Update!

Due to some complaints from the nice gentlemen over at Reddit, I have rewritten parts of the article to clarify that I do not in any way promote sloppy use of cryptography.

By "casual cryptography", I refer to the mindset of which this very basic introductory article is written. Cryptography is serious business, and should not be taken lightly when implemented. But a basic understanding of the concepts, if even so shallow, is valuable. By writing this article, I wish to awaken your interest in security, so if you find yourself intrigued, just continue learning.

Casual cryptography for web developers

Cryptography is for most web developers like a vast and endless ocean of intimidating un-absorb-able information. Which is sad, since cryptography is so useful and in many situations absolutely necessary. I will not even try to explain why, since I consider developers that don't care about the security, and integrity of their end users a lost case.

For the rest of you, who do care, read on.

Difficult stuff

To begin with, I will try to give you a hint of the more difficult aspects of cryptography. I feel this is important for the general understanding of the kind of things that are possible to do with the mathematics involved. But don't worry! It is just a brief overview.

Secret communication

To pass a secret message from a sender to a recipient, the message should be encrypted before it is sent, and decrypted in the other end. The encryption/decryption is done using "keys". A key is basically a few more or less random bytes.

A single key

In the most simple case, a single key is used for both encryption and decryption. This creates a problem, since the key has to be passed around to whomever might need to read the message. That creates a greater risk of the wrong persons to get access to the key.

Public/private key pairs

By exploiting some weird mathematical properties of prime numbers, the concept of public/private key pairs was developed. The idea is to use one key for the encryption of a message, and another key for the decryption. Let's call them A and B. Those keys always comes in pairs, and are selected carefully to match each other. When a message is encrypted with key A, the message can only be decrypted with key B, and vice-versa.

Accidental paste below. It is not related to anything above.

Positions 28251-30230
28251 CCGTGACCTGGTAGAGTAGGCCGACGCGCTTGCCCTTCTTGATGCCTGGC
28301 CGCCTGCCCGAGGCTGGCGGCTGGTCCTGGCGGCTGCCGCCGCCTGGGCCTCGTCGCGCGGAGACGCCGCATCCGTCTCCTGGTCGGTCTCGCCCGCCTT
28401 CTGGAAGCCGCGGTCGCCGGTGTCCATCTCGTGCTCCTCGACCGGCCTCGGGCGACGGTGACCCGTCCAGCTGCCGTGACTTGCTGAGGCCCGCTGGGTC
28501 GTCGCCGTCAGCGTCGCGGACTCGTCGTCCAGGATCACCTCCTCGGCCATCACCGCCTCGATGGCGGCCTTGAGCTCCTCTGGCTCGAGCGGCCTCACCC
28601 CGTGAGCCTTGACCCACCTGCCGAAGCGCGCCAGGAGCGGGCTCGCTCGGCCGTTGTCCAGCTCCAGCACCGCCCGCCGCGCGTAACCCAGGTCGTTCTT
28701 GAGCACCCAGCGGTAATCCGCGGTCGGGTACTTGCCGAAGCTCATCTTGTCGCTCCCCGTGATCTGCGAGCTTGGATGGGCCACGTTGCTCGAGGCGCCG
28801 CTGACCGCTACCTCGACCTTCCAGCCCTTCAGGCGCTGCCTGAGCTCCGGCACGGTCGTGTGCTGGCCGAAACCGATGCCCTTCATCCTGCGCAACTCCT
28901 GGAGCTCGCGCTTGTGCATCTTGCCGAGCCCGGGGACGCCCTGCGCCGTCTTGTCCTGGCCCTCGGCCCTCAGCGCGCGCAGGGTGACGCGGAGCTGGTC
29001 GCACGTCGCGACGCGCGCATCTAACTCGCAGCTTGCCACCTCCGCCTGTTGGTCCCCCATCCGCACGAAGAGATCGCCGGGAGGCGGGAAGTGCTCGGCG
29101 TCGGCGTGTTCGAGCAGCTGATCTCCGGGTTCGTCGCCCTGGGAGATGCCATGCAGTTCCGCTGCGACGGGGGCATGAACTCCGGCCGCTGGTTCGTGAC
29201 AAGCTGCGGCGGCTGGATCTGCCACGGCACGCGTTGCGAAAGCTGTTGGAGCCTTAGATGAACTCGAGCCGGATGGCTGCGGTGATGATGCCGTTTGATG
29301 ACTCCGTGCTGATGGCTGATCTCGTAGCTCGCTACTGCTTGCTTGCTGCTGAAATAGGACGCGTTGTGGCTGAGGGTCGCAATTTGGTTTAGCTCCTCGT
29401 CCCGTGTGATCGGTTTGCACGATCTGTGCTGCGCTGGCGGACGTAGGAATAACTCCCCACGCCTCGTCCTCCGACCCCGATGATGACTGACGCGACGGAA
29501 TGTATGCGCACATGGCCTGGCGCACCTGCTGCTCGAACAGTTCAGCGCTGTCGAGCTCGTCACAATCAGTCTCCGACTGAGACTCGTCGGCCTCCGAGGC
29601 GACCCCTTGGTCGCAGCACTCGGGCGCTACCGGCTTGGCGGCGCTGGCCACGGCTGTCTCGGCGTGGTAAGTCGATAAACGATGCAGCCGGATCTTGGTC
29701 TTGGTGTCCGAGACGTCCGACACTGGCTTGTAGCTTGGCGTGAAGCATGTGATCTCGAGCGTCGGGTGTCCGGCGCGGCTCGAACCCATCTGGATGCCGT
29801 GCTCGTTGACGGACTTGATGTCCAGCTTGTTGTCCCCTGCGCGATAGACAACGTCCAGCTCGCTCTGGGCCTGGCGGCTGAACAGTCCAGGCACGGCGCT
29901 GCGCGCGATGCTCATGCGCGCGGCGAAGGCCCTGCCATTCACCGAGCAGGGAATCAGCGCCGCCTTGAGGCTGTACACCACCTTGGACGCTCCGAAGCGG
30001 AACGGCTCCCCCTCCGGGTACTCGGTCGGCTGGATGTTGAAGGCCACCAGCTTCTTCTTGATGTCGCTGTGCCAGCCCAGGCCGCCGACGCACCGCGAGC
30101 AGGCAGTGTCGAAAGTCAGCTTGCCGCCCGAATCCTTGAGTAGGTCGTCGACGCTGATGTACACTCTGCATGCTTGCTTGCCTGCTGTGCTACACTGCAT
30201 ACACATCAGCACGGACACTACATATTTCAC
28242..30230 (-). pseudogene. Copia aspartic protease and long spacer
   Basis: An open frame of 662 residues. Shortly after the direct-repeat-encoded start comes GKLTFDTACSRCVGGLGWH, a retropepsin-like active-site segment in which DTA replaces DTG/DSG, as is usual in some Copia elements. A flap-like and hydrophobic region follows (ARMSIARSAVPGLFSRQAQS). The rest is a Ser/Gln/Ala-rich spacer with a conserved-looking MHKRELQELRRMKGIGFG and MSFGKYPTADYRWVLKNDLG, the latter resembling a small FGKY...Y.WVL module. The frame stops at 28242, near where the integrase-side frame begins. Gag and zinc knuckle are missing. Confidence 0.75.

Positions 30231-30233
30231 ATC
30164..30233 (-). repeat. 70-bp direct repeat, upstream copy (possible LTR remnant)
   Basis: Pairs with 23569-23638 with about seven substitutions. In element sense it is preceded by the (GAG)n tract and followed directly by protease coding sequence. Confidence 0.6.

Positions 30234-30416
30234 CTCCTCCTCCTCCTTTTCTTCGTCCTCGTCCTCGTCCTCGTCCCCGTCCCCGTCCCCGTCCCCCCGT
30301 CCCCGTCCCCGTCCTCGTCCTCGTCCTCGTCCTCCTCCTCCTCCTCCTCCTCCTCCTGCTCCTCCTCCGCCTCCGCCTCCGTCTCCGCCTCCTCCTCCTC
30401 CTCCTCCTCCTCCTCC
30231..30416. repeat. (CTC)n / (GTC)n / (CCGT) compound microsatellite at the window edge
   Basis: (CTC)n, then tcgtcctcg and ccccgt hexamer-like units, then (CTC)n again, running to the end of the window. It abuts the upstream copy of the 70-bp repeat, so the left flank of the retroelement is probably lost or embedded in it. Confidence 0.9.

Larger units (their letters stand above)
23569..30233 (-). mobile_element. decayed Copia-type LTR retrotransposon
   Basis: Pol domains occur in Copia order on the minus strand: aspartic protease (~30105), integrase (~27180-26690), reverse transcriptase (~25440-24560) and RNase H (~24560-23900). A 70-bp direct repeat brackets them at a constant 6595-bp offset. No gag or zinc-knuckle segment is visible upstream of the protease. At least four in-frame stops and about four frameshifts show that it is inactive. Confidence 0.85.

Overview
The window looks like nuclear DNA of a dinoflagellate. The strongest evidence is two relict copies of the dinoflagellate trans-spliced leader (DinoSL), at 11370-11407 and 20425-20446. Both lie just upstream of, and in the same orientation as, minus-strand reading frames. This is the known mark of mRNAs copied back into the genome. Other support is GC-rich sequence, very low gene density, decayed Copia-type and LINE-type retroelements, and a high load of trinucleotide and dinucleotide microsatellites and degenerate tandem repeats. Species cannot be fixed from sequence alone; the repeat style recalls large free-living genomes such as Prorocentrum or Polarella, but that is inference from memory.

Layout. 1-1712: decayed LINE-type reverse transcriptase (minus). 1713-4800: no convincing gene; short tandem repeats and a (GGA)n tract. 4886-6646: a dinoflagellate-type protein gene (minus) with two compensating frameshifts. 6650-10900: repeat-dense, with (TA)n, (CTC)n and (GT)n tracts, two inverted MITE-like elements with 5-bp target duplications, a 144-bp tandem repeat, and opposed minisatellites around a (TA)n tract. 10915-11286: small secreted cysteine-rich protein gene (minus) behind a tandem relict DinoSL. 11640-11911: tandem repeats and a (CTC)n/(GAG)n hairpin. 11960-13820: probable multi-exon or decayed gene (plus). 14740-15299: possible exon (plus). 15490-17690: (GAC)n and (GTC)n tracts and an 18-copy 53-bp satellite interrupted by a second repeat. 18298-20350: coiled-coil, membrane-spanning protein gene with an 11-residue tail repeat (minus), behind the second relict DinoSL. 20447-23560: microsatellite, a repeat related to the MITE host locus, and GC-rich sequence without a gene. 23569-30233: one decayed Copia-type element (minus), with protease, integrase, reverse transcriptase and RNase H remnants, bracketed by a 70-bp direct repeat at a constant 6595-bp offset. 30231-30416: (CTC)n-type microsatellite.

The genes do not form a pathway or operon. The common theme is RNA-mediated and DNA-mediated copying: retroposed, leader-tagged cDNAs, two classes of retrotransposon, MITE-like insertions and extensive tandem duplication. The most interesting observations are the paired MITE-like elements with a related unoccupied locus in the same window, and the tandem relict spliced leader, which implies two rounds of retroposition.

As the name implies, a public/private key pair is divided into a public key and a private key. The private key is kept strictly secret by it's owner. The public key, on the other hand, is openly shared with anyone who might want it. When someone wants to send a secret message, they would therefore encrypt the message with the recipients public key. The message is then only accessible with the private key from the same pair, which means only the intended recipient can decrypt it.

Pretty good authentication

Let's say someone is sending a message where it is very important that the receiver can be sure it comes from the expected sender. The sender can then "sign" the message by encrypting it with his private key. The recipient will then decrypt the message using the senders public key. If the decryption is successful, the recipient can be sure that the message was indeed encrypted with the senders private key, and therefore has not been altered after it was signed by the sender.

An interesting property of this kind of encryption is that a message can be encrypted with any number of keys and later decrypted, regardless of in which order the keys are applied. This means a message can be both signed with the senders private key, and encrypted with the recipients public key, or signed by several different persons, or encrypted with multiple keys, or encrypted and signed in any imaginable combination.

Public/private key pairs are implemented by SSL which is commonly used by the HTTPS protocol, and by PGP.

Easy stuff

This article is intended for web developers, and as such we rarely have much use for public/private key pairs. But don't despair! There is another class of much simpler one-way encryption you can start using today.

Digestion

The concept of digestion focuses on reducing any stream of data do a fixed size, unintelligible but deterministic "hash". There are a number of algorithms that do this. Their goal is to produce a hash that is as unpredictable as possible, with regards to the original input. In other words, given the hash, it should be as difficult as possible to find the original input.